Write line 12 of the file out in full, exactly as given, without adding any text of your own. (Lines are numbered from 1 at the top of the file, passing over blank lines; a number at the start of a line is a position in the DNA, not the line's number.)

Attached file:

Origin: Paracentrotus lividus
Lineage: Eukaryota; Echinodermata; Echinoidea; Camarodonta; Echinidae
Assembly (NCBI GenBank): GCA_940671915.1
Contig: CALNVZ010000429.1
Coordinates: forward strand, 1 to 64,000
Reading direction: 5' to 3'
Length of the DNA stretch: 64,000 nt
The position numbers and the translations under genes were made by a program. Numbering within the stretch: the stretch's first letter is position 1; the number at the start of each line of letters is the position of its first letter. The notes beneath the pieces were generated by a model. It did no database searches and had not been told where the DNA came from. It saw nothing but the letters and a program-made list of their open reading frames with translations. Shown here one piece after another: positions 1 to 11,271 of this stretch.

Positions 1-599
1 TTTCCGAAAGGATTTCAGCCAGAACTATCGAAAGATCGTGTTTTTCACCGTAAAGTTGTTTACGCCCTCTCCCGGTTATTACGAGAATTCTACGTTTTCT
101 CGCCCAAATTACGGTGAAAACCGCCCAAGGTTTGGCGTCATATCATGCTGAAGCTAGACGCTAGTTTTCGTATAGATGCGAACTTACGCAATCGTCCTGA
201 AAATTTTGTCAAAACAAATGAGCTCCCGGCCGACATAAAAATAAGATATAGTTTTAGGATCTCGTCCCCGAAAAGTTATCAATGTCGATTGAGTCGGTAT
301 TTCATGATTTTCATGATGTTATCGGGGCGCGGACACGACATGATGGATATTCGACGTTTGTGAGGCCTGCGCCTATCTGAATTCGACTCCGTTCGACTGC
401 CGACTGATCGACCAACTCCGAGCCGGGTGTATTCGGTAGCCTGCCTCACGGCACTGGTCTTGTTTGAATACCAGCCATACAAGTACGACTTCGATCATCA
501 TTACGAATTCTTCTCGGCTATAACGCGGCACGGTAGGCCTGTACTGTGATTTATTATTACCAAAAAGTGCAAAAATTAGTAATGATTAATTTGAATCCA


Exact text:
201 AAATTTTGTCAAAACAAATGAGCTCCCGGCCGACATAAAAATAAGATATAGTTTTAGGATCTCGTCCCCGAAAAGTTATCAATGTCGATTGAGTCGGTAT